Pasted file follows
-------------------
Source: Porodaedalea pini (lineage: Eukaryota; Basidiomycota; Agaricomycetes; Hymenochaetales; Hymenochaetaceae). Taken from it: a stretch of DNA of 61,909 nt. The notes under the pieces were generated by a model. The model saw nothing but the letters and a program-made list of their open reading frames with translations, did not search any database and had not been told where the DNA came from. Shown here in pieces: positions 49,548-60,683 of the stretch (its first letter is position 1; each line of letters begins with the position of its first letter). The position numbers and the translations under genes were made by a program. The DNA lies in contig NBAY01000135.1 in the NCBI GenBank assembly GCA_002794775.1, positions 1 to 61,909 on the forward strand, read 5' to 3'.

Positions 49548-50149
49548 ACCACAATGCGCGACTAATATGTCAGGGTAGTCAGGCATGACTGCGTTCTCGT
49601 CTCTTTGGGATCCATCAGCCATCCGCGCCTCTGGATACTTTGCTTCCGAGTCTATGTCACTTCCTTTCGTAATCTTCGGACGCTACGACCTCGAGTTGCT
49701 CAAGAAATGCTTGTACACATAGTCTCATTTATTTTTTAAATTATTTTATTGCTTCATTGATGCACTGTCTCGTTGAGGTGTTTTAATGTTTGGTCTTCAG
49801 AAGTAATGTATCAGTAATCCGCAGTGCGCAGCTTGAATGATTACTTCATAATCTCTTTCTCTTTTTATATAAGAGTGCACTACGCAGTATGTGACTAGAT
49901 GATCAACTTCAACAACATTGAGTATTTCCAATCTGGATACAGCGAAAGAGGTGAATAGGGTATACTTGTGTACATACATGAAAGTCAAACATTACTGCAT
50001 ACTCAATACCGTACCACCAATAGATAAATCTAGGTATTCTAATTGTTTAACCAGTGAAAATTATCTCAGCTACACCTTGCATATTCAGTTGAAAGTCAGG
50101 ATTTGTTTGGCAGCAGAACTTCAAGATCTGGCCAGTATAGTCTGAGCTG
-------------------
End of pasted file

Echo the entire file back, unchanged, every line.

Source: Porodaedalea pini (lineage: Eukaryota; Basidiomycota; Agaricomycetes; Hymenochaetales; Hymenochaetaceae). Taken from it: a stretch of DNA of 61,909 nt. The notes under the pieces were generated by a model. The model saw nothing but the letters and a program-made list of their open reading frames with translations, did not search any database and had not been told where the DNA came from. Shown here in pieces: positions 49,548-60,683 of the stretch (its first letter is position 1; each line of letters begins with the position of its first letter). The position numbers and the translations under genes were made by a program. The DNA lies in contig NBAY01000135.1 in the NCBI GenBank assembly GCA_002794775.1, positions 1 to 61,909 on the forward strand, read 5' to 3'.

Positions 49548-50149
49548 ACCACAATGCGCGACTAATATGTCAGGGTAGTCAGGCATGACTGCGTTCTCGT
49601 CTCTTTGGGATCCATCAGCCATCCGCGCCTCTGGATACTTTGCTTCCGAGTCTATGTCACTTCCTTTCGTAATCTTCGGACGCTACGACCTCGAGTTGCT
49701 CAAGAAATGCTTGTACACATAGTCTCATTTATTTTTTAAATTATTTTATTGCTTCATTGATGCACTGTCTCGTTGAGGTGTTTTAATGTTTGGTCTTCAG
49801 AAGTAATGTATCAGTAATCCGCAGTGCGCAGCTTGAATGATTACTTCATAATCTCTTTCTCTTTTTATATAAGAGTGCACTACGCAGTATGTGACTAGAT
49901 GATCAACTTCAACAACATTGAGTATTTCCAATCTGGATACAGCGAAAGAGGTGAATAGGGTATACTTGTGTACATACATGAAAGTCAAACATTACTGCAT
50001 ACTCAATACCGTACCACCAATAGATAAATCTAGGTATTCTAATTGTTTAACCAGTGAAAATTATCTCAGCTACACCTTGCATATTCAGTTGAAAGTCAGG
50101 ATTTGTTTGGCAGCAGAACTTCAAGATCTGGCCAGTATAGTCTGAGCTG